Commentary / World

Stepping back from the edge

by William Pfaff

What has the past year of war inside Ukraine been about? The night of the coup or putsch in Kiev, a member of the Ukrainian Parliament called for a law prohibiting the use of the Russian language in Ukraine — a supremely stupid act, quickly repudiated by his fellows. But was this what the Ukrainian-language majority sought, and for which it had obtained the support of the United States government? Certainly not.

On the other hand, was the war the debut of a Russian offensive, as Washington claimed, meant to produce the annexation to modern Russia Crimea and other territories that once belonged to Imperial Russia at the height of its extent and power? A certain number of people in Washington think that this is what Russian President Vladimir Putin intended, even though this would seem a large and extraordinarily dangerous undertaking in the face of NATO opposition.

A Russian acquaintance of mine has argued that the American-promoted coup in Kiev in February 2014, overturning the government of Ukrainian President Viktor Yanukovych, was really aimed at Putin. It was meant to provide for Russia the example of a liberal and pro-Western government, inspiring an eventual new democratic “Maidan” uprising by the Russian people, deposing Putin and led — why not? — by the late Boris Nemtsov. This suggestion occurred in a conversation several years ago.

The immense demonstration inspired in Moscow by Nemtsov’s murder suggests that he would have been a plausible candidate to lead such an uprising, but the opinion mostly expressed in Moscow now is that he had lost favor. But then, when since the revolution of 1917-18 have the people changed the course of Russian events? And that was not a popular movement by the “masses” but a violent seizure of power by a revolutionary cabal of intellectuals.

Countries on Russia’s margins now fear a conspiracy on the part of minorities of Russian loyalists in one or more Baltic states, possibly with the assistance of those little green men who appeared in Crimea and the Russian-speaking east of Ukraine to help overturn Ukrainian institutions and install new pro-Russian authorities.

Polish and Baltic leaders seem convinced that Putin remains combative, and they are anxious over the parlous possibilities suggested by their national histories and situation on the Baltic. All were occupied and controlled successively by the Red Army and the Nazis during most of World War II. And after the war they experienced decades of totalitarian occupation by the Soviet Union.

Their pre-20th century experience is intertwined with the Russian Empire as well. Estonia and parts of Latvia passed from Swedish domination to Russian in the early 18th century. The rest of Latvia, Lithuania and much of and Poland went to the Russian Empire later in that century. (It is not widely known in the English-speaking nations that the Lithuanian-Polish Commonwealth once ruled an empire from the Baltic to the Black Sea, including what are today the Baltic states, Poland, Belarus, Ukraine and parts of Russia.)

The fortunes of all were settled in the mid-20th century by the Molotov-Ribbentrop pact in 1939, by which Poland was split between Germany and the Soviet Union, and the Baltic states were awarded to the latter. For the Baltics, this meant sizable population transfers from Russia for industrial and political reasons. Today a third of Latvia’s population remains Russian-speaking and half is native Latvian. Estonia is nearly 70 percent Estonian and more than a quarter Russian. Lithuania is over 80 percent Lithuanian with Russian and Polish minorities.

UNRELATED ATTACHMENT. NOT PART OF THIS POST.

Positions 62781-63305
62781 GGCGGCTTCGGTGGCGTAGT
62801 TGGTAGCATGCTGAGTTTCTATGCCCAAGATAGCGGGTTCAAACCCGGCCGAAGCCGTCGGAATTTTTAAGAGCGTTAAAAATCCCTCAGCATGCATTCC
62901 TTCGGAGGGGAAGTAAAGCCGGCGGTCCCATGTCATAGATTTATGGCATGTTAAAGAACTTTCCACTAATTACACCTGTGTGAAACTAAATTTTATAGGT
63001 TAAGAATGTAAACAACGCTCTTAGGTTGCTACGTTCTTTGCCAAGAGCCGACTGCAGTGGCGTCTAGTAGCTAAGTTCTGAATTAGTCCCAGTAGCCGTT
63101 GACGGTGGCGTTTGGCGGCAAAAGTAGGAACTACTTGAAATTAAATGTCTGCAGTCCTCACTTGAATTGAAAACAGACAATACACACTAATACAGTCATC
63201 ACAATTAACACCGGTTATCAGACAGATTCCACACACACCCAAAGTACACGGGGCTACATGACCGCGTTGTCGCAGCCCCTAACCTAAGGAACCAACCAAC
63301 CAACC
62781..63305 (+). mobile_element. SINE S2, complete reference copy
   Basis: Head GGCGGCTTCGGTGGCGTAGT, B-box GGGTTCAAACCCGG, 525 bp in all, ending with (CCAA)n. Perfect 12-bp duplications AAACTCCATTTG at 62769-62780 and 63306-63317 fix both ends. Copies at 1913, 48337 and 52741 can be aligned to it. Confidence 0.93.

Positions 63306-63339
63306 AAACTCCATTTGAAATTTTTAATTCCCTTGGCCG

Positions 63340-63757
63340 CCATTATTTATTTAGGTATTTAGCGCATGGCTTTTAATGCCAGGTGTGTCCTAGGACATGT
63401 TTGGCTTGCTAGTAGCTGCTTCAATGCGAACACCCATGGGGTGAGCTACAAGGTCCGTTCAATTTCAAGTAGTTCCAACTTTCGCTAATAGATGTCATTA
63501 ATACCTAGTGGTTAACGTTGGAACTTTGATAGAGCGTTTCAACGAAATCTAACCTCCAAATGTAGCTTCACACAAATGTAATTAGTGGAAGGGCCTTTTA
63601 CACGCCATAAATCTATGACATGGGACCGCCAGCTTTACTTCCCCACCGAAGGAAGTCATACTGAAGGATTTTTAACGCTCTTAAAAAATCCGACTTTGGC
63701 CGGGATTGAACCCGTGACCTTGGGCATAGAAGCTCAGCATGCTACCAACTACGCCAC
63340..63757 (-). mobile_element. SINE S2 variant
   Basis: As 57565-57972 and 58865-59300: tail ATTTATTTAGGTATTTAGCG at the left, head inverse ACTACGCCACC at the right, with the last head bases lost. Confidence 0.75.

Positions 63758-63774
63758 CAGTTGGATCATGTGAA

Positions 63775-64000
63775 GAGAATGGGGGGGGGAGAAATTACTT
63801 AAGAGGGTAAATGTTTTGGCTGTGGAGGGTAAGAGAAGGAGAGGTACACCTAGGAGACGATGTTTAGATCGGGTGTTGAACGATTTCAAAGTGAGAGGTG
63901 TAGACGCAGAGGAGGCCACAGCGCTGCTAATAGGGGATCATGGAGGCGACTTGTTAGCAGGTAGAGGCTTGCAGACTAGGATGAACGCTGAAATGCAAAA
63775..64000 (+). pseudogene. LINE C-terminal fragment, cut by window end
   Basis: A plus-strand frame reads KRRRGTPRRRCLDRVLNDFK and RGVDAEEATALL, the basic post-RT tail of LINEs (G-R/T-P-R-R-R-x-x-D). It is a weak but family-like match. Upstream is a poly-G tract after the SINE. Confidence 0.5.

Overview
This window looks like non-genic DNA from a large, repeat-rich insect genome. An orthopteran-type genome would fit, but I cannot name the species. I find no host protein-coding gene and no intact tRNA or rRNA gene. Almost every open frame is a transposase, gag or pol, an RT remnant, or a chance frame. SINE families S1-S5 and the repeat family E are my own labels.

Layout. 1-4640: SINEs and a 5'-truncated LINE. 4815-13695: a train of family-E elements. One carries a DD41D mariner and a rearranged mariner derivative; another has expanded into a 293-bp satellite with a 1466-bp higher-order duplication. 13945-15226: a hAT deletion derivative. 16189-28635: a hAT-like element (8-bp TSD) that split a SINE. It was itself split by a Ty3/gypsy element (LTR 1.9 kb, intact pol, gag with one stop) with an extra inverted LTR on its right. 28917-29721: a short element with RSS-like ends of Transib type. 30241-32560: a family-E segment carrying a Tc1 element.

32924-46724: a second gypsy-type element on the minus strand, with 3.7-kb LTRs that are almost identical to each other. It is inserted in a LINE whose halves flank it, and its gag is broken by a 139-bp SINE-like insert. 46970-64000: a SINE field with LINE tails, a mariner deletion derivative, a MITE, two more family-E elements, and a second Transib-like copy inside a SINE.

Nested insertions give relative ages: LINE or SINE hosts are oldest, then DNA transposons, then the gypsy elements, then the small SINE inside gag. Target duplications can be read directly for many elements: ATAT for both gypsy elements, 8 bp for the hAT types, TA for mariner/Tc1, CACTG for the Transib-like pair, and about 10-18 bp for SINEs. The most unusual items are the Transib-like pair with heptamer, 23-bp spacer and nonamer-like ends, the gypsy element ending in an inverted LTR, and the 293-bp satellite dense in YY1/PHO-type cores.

But what real gain would the seizure of a Baltic nation give Putin, other than to test, and possibly discredit, the NATO Article 5 guarantee of all NATO states’ independence?

Perhaps that guarantee would not be discredited. Article 5 is not necessarily atomic. The Baltic (and Polish) democrats must count on rescue by conventional means. Would the 173rd Airborne Brigade, already assigned to the region to train existing national forces, be enough to frighten off the Russians? It is an admirable unit, but at a disadvantage of size versus the Russian Army, and the Baltic states are not located where Western forces could readily be reinforced, even if the political will existed to do so — which may be doubted.

NATO Poland is close, and quixotic, and it bears a terrific grudge against Russia. It is geographically buttressed by Germany, but Germany has already made it clear that it will not fight for Ukraine, and therefore not for Latvia, Lithuania or Estonia. The German Army is, in any case, not since 1945 a war-fighting army. The U.S. Army is, but with the U.S. Army comes the nuclear threat, and the American Congress, though filled with bluster as it is, might draw the line at that. Even the Bush dynasty might.

The Ukraine ceasefire negotiated last month, after the intervention of German and French leaders, and the talks in Belarus that followed, with Putin and Ukrainian President Petro Poroshenko participating, seems to be holding. The front between the Ukrainian Army and the Russian-supported insurgents who hold part of eastern Ukraine has gone quiet and arrangements continue to make it permanent.

The turbulence and foolhardy adventures visible on both sides have for the present stopped. They should stop for good before something really bad happens.

There is a solution, which is to leave well enough alone. The U.S. should state that NATO will accept no new member. Brussels should propose that Ukraine join both the European Union and the Central Asian trade community that Putin has initiated, and all sanctions should be ended.

Based in Paris, American journalist William Pfaff frequently writes on foreign affairs. © 2015 Tribune Content Agency

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